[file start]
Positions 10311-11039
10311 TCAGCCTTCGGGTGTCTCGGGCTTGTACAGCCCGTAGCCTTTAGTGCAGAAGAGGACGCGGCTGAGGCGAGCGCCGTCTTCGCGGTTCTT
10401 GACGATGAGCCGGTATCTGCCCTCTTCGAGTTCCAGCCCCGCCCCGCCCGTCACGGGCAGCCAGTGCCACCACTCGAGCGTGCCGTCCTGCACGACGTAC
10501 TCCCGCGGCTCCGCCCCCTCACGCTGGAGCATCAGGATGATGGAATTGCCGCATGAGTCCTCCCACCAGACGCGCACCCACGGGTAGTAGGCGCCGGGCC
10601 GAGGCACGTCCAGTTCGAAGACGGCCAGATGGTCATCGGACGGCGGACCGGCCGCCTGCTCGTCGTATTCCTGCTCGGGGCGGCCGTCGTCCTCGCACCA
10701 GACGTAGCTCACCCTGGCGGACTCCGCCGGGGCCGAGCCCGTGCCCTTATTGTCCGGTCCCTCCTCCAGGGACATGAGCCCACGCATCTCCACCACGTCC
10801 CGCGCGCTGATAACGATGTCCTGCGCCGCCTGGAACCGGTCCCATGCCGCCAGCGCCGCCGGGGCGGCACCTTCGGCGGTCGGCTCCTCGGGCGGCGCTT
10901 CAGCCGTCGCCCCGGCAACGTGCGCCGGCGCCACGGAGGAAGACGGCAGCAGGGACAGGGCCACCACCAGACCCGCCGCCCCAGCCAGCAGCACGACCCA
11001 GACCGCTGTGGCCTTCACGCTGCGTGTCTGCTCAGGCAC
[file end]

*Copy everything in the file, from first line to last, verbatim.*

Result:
Positions 10311-11039
10311 TCAGCCTTCGGGTGTCTCGGGCTTGTACAGCCCGTAGCCTTTAGTGCAGAAGAGGACGCGGCTGAGGCGAGCGCCGTCTTCGCGGTTCTT
10401 GACGATGAGCCGGTATCTGCCCTCTTCGAGTTCCAGCCCCGCCCCGCCCGTCACGGGCAGCCAGTGCCACCACTCGAGCGTGCCGTCCTGCACGACGTAC
10501 TCCCGCGGCTCCGCCCCCTCACGCTGGAGCATCAGGATGATGGAATTGCCGCATGAGTCCTCCCACCAGACGCGCACCCACGGGTAGTAGGCGCCGGGCC
10601 GAGGCACGTCCAGTTCGAAGACGGCCAGATGGTCATCGGACGGCGGACCGGCCGCCTGCTCGTCGTATTCCTGCTCGGGGCGGCCGTCGTCCTCGCACCA
10701 GACGTAGCTCACCCTGGCGGACTCCGCCGGGGCCGAGCCCGTGCCCTTATTGTCCGGTCCCTCCTCCAGGGACATGAGCCCACGCATCTCCACCACGTCC
10801 CGCGCGCTGATAACGATGTCCTGCGCCGCCTGGAACCGGTCCCATGCCGCCAGCGCCGCCGGGGCGGCACCTTCGGCGGTCGGCTCCTCGGGCGGCGCTT
10901 CAGCCGTCGCCCCGGCAACGTGCGCCGGCGCCACGGAGGAAGACGGCAGCAGGGACAGGGCCACCACCAGACCCGCCGCCCCAGCCAGCAGCACGACCCA
11001 GACCGCTGTGGCCTTCACGCTGCGTGTCTGCTCAGGCAC